The user dispenses a variable amount of resin into a cup or onto a mixing board, and adds the peroxide catalyst, essentially guessing at the correct amount for proper catalyzation. The consequences of improper catalyzation of the resin include loss of adhesion to the substrate, uncured surface (tacky), cracking of the resin due to excessive heat generation, migration of uncured resin organics to subsequent coatings resulting in discoloration of top coats, outgassing of uncured material in the presence of ultraviolet or heat energy from sunlight or paint baking systems resulting in blistering and other damage to the topcoat, as well as other problems that may require removal and replacement of the repair.
It has been difficult to create of a peroxide catalyst with a more reasonable mix ratio to the unsaturated polyester resins. The standard benzoyl and ketone peroxides use plasticizers such as phthalates as carriers. Phthalates are non-reactive and represent up to about 50% of the peroxide catalysts in commercial se. The non-reactive nature of the carrier does not adversely affect performance of the cure at levels of 1.5 to 3 parts per hundred unsaturated resin, but levels above 5 parts per hundred can disrupt the cure.
There remains a need in the art for a polyester resin composition that provides a more equal mix ratio between the resin and catalyst components.
The present invention meets this need by providing a hardener composition useful in a two-part resin system. The hardener composition includes a reactive carrier comprising an epoxy resin, and a peroxide catalyst.
Another aspect of the invention is a two-part polyester resin system. The two-part polyester resin composition includes: a hardener composition including a reactive carrier comprising an epoxy resin and a peroxide catalyst; and a resin composition including a reactive polymer, a reactive monomer, or combinations thereof.
Another aspect of the invention is a method of making a polyester resin composition. The method includes: providing a hardener composition including: a reactive carrier comprising an epoxy resin and a peroxide catalyst; providing a resin composition including: a reactive polymer, a reactive monomer, or combinations thereof, wherein a ratio of a volume of the hardener composition to a volume of the resin composition is about 1:10 to about 1:1; and mixing the hardener composition and the resin composition in the volume ratio of about 1:10 to about 1:1 to form the polyester resin composition.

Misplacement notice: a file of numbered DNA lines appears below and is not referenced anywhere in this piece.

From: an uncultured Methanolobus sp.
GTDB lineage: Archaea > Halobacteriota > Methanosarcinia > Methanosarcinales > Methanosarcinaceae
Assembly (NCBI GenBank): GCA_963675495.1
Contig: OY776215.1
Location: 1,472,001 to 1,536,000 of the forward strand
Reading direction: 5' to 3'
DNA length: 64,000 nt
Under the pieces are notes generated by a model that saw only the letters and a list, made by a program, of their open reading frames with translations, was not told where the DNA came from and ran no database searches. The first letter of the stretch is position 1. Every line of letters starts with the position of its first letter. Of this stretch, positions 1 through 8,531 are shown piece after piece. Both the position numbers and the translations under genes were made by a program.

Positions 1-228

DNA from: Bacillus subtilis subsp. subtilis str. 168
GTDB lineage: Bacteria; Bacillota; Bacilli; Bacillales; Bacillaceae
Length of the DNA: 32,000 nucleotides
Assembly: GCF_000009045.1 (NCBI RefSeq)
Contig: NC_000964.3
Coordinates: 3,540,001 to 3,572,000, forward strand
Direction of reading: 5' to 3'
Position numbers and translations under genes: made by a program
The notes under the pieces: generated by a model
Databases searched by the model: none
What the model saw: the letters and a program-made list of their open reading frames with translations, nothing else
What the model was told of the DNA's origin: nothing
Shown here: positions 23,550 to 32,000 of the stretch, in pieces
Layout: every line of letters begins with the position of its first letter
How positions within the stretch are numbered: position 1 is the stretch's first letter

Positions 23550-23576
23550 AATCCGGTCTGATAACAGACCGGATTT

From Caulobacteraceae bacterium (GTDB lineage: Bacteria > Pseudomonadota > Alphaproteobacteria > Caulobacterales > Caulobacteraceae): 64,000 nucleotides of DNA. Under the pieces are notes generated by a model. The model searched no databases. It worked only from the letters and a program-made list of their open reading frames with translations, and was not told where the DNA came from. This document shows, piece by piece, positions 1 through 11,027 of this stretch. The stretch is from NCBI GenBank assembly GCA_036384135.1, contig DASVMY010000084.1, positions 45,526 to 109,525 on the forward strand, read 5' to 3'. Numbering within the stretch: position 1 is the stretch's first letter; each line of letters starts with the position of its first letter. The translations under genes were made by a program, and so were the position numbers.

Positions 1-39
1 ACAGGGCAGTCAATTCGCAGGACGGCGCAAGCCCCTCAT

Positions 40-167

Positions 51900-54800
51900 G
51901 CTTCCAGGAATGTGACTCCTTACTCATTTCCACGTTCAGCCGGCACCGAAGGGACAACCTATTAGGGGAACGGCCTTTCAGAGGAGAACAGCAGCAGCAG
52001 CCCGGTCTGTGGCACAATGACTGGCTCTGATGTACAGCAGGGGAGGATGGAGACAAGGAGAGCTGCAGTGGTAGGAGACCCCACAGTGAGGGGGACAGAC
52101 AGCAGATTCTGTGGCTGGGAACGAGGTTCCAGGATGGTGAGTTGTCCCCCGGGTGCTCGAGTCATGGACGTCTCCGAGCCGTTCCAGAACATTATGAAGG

The present invention involves a polyester primer, resin, filler, adhesive, or putty that can be applied to metal substrates, such as cold rolled steel, galvanized steel, and aluminum, as well as to plastic substrates, such as polyesters, polyurethanes, polyolefins, sheet molding compounds (SMC), and bulk molding compounds (BMC).
The goal was to identify a carrier for the catalyst which will not react with the catalyst, which can be stabilized in the presence of peroxides, and which will be a reactive component in the system by crosslinking with the unsaturated polyester effectively, maintaining an integral cure. At a minimum, the carrier should not impede the cure of the unsaturated polyester. The material should be of a reasonable viscosity so as to be practical for dispensing and mixing. In addition, it should be stable in the presence of peroxides for long periods, such as more than six months, or more than one year, or longer.